Year One

Photo: © Stephane Cocke. All rights reserved.

In the Year One, a wild cat is silver open-mouthed;
a caravan heads into the snowy Pamir Mountains so
high there’s no sky nothing but white, darkness of camels, stick
figures, rock; a façade of sixteen pillars carved into cool brown
sandstone, a woman’s curly hair flattened in back—
her stone mask once attached to a pillow where she
lay down or rose up.
Three corkscrew curls,
headband, eyes almost invisible paint gone pupils white.
These years would have been a blank screen—
broken down cars in rain on highways
brakes failing, laughing until my stomach hurt, boyfriends
& fiancés, love & no love, all the jobs I complained about
all the complaining which I thought was kind of funny, an act,
but now I see I have to line up all the marks against happiness,
before I can accept the happiness happening.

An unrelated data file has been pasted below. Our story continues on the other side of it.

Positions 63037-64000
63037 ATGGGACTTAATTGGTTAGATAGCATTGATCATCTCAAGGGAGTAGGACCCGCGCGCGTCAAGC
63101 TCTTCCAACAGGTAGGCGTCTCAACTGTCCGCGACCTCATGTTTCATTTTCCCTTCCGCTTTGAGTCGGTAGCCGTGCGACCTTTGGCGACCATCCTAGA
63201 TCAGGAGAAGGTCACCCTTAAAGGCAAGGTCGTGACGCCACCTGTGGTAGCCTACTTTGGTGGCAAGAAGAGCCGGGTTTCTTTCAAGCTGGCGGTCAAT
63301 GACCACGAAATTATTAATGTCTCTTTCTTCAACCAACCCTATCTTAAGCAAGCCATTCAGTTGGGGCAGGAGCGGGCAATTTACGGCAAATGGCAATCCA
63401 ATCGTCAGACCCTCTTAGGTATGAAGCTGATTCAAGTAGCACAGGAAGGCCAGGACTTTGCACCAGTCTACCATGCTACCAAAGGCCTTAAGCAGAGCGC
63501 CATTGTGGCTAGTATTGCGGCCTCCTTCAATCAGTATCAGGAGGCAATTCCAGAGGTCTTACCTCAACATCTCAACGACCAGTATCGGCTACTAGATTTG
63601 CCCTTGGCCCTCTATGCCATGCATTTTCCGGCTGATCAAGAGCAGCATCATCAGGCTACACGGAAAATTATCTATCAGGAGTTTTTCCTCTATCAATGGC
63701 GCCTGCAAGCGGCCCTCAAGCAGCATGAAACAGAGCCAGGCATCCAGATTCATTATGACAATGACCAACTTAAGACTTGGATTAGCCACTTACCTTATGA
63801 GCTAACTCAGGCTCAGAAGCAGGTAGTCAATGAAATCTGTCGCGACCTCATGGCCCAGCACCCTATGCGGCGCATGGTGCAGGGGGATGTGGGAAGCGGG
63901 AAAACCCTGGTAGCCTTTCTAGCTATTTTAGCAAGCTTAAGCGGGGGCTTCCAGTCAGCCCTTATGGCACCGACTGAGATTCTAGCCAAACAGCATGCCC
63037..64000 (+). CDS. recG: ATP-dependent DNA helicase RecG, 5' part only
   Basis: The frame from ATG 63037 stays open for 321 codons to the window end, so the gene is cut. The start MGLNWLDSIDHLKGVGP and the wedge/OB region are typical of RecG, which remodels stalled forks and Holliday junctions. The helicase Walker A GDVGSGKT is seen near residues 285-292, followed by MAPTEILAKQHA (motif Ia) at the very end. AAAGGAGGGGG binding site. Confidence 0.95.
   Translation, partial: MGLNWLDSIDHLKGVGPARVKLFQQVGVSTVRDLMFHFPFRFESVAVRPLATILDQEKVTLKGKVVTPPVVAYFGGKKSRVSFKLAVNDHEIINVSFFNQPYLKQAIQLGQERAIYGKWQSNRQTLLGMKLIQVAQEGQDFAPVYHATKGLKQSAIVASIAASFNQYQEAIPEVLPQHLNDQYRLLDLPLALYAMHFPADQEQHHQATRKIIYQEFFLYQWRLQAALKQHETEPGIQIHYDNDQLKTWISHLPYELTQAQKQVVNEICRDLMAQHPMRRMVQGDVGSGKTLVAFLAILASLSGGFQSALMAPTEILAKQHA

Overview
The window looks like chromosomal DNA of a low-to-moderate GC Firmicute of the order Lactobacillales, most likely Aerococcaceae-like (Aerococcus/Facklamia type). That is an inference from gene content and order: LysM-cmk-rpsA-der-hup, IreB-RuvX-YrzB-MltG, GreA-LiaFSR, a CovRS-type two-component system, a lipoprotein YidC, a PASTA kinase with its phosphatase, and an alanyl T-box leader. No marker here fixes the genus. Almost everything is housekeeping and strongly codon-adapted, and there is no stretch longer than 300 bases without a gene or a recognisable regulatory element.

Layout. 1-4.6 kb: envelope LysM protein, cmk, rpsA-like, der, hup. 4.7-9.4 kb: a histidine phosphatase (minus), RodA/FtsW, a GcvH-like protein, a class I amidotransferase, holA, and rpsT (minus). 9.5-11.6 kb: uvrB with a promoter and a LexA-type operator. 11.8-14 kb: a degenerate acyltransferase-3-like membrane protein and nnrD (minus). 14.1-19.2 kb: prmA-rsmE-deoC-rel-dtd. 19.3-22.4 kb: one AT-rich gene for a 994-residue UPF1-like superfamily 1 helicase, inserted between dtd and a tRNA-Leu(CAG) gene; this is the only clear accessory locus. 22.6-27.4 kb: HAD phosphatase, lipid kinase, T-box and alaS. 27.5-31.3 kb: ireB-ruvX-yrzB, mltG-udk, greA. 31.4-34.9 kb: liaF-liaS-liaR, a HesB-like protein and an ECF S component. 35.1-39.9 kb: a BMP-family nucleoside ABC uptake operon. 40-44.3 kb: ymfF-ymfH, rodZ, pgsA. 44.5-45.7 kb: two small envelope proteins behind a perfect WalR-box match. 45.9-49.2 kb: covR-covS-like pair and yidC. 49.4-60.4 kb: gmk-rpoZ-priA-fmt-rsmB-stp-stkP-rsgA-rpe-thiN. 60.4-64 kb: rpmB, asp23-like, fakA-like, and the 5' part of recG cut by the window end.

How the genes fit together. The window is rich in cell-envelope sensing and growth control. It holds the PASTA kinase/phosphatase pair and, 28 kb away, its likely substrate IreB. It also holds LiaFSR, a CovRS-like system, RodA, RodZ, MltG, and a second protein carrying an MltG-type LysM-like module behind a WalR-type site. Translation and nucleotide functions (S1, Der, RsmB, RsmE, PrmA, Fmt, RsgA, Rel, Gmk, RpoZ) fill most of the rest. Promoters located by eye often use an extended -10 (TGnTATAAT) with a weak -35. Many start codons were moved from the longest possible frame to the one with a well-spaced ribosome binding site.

Not even erased, just never was, forever a girl.
All of it whatever happened the opposite, the antidote:
my breath & slippers, above-ground air, old lamps & ear plugs,
fans & futons, & all the people I met, my family not broken in
their bones, all our similar eyes seeing each other. It’s not
nothing. No way out but a bridge & very tiny planes. Harbor frozen,
escapes disappearing. I’ll stay.

Kelle Groom is the author of four poetry collections: Spill, Five Kingdoms, and Luckily (Anhinga Press), and Underwater City (University Press of Florida). Her poems have appeared in AGNI, American Poetry Review, Best American Poetry, The New Yorker, New York Times, Ploughshares, and Poetry. Her memoir, I Wore the Ocean in the Shape of a Girl (Simon & Schuster) was a Barnes & Noble Discover Great New Writers selection and New York Times Book Review Editor’s Choice. She is on the faculty of the low-residency MFA Program at Sierra Nevada College, Lake Tahoe, and director of education programs at the Fine Arts Work Center in Provincetown, Massachusetts.

Appears In

Issue 7

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